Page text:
‘We weren’t meant to end up here, it was completely by chance, but I am so glad we did’
What started as a trip to one part of Laguna, ended up here, at the Twin Falls of San Juan, Kalayaan, Laguna. The story as to how this happened is the usual tale of travel misadventure filled with grumpiness, fraught with disappointment, and fear we had just driven two and a half hours to nothingness. So I will save that for another time, perhaps over a gin and tonic.
We had a plan but it didn’t work out and as we turned back from our initial destination we happened to decide to drive down a local street to see what a distant building was. Sitting on Lake Pagsanjan, white steeples jut out of a cliff-side and it looks like there is a castle hiding there amongst the trees. It turns out that it well could be a castle, we will just never know as it is a private residence with a high and mighty wall and giant thick gates enclosing it all, protecting it from the world outside. We got to the end of the small, narrow road and suddenly a group of local men were surrounding us, all eager to find out why a large black SUV with white people might be down in their neck of the woods. Through talk about the private castle and ‘move out of the way so we can turn around’, we learnt about some other falls close by that we could visit. The Twin falls in Kalayaan.
The Twin Falls sit in the foothills of the Sierra Madre range, the largest mountain range in the Philippines, inbetween Mounts Banahaw and Mt Makaling. There are waterfalls all over this area and one of the frustrations is trying to find them as so many are not widely advertised. I did a quick Google search and found a few blog posts on them and thankfully they provided much needed instructions on how to get there. Waze did not register the falls, and Google Maps was trying to take us about forty kilometers away from the area.
To get to Kalayaan you take a scenic drive along the National Highway, which passes alongside Laguna de Bay. The view is really lovely and captivates the imagination as looming mountains sit on the horizon and glass-like waters shimmer in the sunlight. Fish farms carpet the area and tiny dots of the fishermen move around the waters making barely a ripple.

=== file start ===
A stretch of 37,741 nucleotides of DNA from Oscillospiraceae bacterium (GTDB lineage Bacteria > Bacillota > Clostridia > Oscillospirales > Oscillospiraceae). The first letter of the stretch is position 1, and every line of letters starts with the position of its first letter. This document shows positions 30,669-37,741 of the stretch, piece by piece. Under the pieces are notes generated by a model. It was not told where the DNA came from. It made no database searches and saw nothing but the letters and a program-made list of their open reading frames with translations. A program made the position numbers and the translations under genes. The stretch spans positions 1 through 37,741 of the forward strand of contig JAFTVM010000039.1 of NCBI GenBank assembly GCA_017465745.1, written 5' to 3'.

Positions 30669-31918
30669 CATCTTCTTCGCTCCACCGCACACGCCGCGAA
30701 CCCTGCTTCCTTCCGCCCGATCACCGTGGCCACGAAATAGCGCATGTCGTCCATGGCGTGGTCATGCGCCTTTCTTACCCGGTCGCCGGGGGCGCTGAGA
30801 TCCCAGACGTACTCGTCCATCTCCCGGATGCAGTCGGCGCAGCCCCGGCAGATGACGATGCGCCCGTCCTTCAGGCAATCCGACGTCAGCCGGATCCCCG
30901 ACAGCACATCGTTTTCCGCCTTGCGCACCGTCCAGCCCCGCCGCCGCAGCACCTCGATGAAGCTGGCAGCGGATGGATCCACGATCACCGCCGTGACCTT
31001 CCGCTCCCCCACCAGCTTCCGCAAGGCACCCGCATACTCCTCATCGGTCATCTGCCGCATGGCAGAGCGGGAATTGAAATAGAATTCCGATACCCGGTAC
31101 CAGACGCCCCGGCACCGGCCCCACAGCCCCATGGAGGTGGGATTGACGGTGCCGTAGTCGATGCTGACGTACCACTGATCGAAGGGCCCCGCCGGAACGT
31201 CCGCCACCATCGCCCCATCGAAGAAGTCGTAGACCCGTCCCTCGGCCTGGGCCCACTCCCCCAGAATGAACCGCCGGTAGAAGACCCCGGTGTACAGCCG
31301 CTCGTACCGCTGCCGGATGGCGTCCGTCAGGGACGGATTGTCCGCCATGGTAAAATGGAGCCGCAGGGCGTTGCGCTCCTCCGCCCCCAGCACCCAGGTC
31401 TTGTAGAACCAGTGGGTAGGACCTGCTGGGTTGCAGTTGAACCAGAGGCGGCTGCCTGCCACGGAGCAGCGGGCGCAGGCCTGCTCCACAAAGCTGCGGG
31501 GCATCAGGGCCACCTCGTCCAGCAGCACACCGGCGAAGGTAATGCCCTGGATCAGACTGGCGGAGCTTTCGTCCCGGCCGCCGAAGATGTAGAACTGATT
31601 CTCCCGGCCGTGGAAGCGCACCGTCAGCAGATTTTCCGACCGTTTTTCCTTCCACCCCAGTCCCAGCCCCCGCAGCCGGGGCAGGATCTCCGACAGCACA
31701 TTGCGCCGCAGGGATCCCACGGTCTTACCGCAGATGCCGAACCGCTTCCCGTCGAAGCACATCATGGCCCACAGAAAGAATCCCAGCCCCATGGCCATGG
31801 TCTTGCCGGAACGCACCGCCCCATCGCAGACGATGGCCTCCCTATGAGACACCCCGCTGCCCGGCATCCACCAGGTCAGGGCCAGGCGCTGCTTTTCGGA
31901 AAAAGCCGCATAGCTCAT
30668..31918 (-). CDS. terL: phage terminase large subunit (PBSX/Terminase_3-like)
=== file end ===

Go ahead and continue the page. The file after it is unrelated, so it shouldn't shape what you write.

The Twin Falls are accessible through the Kalayaan Twin Falls Resort. Now, for non-locals, a resort is simply a place for you to hang out. You can access basic facilities for a small fee. There is usually a sari-sari selling snacks, ablutions are tenuous at best so it isn’t for the faint hearted. There is usually some shelter for an extra cost and the area is tended by caretakers who live onsite.
The falls are called the Twin Falls because apparently there are falls on the other side of the mountain. What is unique about this area is that there are multiple falls in a small and accessible area. When you walk from the carpark to the main resort you pass a large catchment pool where the waters run down the mountain into Laguna de Bay. The ravine is deep and local kids climb rockface and the cement skeletons of a previous time and then they jump into the deep. They also climb up the rocks of one of the falls and slide down in the gushing water. I drew in breath wondering if their mothers knew what they were up to. A semi-hidden staircase on the other side intrigued us and we wished we had the time to explore what lay beyond. Three large waterfalls cascaded down a partially man-made wall and at the top of this was the resort.
The resort sits a little way up a mountain and in here you will find three falls with catchment pools built around them, providing easy access for swimming. Colourful paint is used on rocks and cabanas to liven the place up and videoke is set up in a corner for extra entertainment. The largest pool in the center flows the mountain water down to where the local boys swam.
The icy cold mountain water ran over my feet furiously as it headed down the mountain